It's a win for developers/publishers and a Huge Loss for my wallet!

Neeraj Kumar
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It's ignorance to Criticize Steam sales, me and my friends have bought a number of games from steam, Sale after sale. I have made my friends leave piracy behind, saw few of my friends spending more hours on gaming than before, etc..

Adam Bishop
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One thing I think Steam sales do is bring in new audiences not just for individual games, but for core gaming in general. A $50-60 investment might be pretty standard for those of us who've been playing games for most of our lives, but for people who have some interest in games but aren't really sure how much enjoyment they're going to get out of it $60 is a huge investment. By giving them the opportunity to pay only $10-15 (the cost of a movie, CD, etc.) to play the same games all the gamers they know say are great you're giving games a brand new audience of people who might really like games but aren't willing to pay $60 at a time to find out. It's relatively easy for me to convince a non-gamer to pay $10 to try out Left 4 Dead with me. It's almost impossible to do that at $60.

Lars Doucet
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Pretty much in agreement, but just to be contrary I'll post this nuanced counterpoint from Carpe Fulgur, the guys who localized "Recettear: An Item Shop's Tale" about their experience with Steam Sales:

http://www.carpefulgur.com/drakblog/?p=9

Though, that *was* a while ago. Could Carpe Fulgur or Andrew Dice be reached for comment? I'd love to hear their take on this.

Joe Wreschnig
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I thought the main thrust of that post was how *bundles*, and not Steam sales, undervalue indie games. Re-skimming it now seems like that's the case: "Had we sold the game for $5 first and then bundled it into a pack, we’d have earned quite a bit more than we did."

It's one thing to offer your game for $5; it's another to offer it for $5 split five ways with other games, especially when you're the most popular game in the pack.

Mitchell Fujino
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He even says directly "We still made more money than we did during October, it’s worth pointing that out…" which directly supports the conclusions of this article.
(He just wishes he had a sale for $5 before immediately dropping to $1.)

Lars Doucet
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I agree with those conclusions, I'd just be interested in hearing from Andrew.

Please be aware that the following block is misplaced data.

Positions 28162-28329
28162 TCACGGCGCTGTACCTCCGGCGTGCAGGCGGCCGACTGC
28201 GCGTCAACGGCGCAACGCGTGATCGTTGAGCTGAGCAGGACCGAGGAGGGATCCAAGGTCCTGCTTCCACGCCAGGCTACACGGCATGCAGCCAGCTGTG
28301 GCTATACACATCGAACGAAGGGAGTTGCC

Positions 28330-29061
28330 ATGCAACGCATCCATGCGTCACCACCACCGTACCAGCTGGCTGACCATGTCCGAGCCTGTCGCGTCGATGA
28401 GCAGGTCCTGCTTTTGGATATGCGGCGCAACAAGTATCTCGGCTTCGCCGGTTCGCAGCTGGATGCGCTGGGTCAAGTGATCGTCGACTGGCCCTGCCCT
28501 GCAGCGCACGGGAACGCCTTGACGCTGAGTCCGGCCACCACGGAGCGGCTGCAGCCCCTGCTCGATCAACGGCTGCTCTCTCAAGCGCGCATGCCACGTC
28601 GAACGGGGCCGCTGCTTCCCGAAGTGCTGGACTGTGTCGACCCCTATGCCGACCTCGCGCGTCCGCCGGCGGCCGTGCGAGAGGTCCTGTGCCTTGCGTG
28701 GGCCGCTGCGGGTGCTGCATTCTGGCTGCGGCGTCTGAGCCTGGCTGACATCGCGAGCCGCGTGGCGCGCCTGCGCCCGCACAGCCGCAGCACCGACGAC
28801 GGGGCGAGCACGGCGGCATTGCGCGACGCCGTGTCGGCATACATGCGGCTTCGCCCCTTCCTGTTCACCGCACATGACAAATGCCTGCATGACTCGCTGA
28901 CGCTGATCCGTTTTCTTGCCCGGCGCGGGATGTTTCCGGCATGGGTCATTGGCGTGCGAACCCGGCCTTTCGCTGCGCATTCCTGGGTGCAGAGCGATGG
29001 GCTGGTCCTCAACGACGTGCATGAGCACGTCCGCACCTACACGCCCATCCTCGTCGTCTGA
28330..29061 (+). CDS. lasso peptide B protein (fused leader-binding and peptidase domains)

Andrew Dice
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The main point I was making in that post was that putting Recettear in the bundle as our *first ever* promotion was a mistake; we have Actual Data pointing to the fact that people were basically buying the bundle as "Recettear for $5", but we only saw one dollar out of each sale. It was basically like marking down the game 95% - there IS a limit to how far you should discount. :V

That really came about because neither we nor Steam quite expected Recettear to blow up the way it did - there's a reason Recettear's either flown solo in Steam sales afterwards or headlined a bundle of our own (as it did in this past sale). And in all the other Steam sales? We've made good. Real good. "Quite enough to pay salaries for everyone for a year" good. The article itself is still fundamentally right.

So the take-away from our experience is "make sure you get at least one solo discount period in first before you go into a bundle". You may have even noticed that with the bundles this time around - they were, by and large, older titles.

Lars Doucet
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There he is! Very useful information!

Robert Alvord
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There are also many people out there in this economy that will not pay full price for a game, or even $30. The market is flooded with some pretty aweful titles. Why pay $30 for a game that's not half as well-designed as another one? If, however, you sell it for what it's worth, you're more likely to make the sale.

That said, it still boils down to one thing. Is your game going to be viewed as a worthwhile purchase, after the fact? Even at $5, is the customer going to see it worth that amount far less than it's original price, or say, "Eh, well I just wasted $5 to know that I'll never buy that company's games again."

This model helps customers weed through the junkware to get to the good stuff, and not feel like they just left the auto sales lot with a lemon for a ton of money.

Scott Sheppard
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Honestly, I don't buy games much at all. I don't have the time to play them with work, school, and family commitments. And so, it doesn't really matter how much the game is, if it costs more than $0, then I have to know I'm going to play it before I buy it.

Sales make my purchasing easier, but certainly don't guarantee that purchase for me. I don't necessarily think that I'm paying for what the game is worth... but I am paying what I feel is worth for me.

Justin LeGrande